Today, Verizon launched the beginnings of its next-generation network, based on LTE technology. It will initially cover 110 million POPs in 38 markets, 60 airports. It is a great initial launch, though it only covers about a third of the total population, though it says it will match its 3G network coverage by next year. In keeping with marketing hype, it calls it a 4th generation network, though true 4G technology standards have yet to be finalized. This version of LTE is a pre-cursor.
The technology will be used for data-only services and for the next six months only be accessed via data cards. Its customers can choose from two 4G LTE Mobile Broadband data plans: $50 monthly access for 5 GB monthly allowance or $80 monthly access for 10 GB monthly allowance, both with $10/GB overage. Unfortunately, a similar model we’ve seen for data services even on a brand new network technology.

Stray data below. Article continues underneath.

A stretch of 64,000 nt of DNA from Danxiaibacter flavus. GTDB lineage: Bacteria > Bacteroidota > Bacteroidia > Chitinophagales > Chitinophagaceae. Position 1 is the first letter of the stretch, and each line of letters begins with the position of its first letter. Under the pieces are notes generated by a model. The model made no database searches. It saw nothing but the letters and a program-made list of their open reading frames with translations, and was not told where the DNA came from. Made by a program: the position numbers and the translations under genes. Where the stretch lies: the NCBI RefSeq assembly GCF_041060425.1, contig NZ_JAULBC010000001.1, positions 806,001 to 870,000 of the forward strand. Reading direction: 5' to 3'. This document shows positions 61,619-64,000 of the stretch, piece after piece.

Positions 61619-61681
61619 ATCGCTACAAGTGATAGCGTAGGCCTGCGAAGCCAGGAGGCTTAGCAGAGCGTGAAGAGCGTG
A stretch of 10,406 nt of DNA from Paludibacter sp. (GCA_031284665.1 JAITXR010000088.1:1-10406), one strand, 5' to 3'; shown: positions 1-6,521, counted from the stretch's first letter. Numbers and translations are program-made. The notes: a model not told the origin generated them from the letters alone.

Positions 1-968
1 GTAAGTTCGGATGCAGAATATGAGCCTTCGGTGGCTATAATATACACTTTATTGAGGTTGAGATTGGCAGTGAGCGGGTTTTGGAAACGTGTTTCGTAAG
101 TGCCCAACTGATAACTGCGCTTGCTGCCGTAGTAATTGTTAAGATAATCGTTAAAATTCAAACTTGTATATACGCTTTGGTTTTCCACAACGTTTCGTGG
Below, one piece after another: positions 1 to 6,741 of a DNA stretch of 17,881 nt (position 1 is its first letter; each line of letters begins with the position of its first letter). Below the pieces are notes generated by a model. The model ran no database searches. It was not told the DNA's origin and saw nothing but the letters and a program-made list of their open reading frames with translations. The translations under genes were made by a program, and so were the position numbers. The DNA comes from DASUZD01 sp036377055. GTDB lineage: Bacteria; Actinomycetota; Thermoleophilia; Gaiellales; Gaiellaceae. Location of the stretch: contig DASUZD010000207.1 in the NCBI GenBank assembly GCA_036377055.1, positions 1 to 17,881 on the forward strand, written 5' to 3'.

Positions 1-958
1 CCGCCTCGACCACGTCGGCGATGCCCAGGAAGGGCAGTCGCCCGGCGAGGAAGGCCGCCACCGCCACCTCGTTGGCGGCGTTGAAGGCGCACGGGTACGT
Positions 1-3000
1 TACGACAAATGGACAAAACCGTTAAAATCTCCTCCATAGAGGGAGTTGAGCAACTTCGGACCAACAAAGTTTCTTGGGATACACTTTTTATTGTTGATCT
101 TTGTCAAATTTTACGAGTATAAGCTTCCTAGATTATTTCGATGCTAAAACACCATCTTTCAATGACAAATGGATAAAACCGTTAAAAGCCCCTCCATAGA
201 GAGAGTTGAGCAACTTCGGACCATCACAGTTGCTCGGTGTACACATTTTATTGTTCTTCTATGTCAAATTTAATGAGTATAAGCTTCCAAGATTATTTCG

The interesting thing about Veriaon’s launch of LTE is that it puts it in the path of what most top providers will launch in the next few years. Having previously chose CDMA vs. GSM-based technology, Verizon (and Sprint Nextel) were limited in a global basis. Soon Verizon and others will be able to take advantage of large global economies like never before. I hope that this trickles down to the end consumer, but in any event, maturity of this technology on a global basis won’t happen until around 2015.
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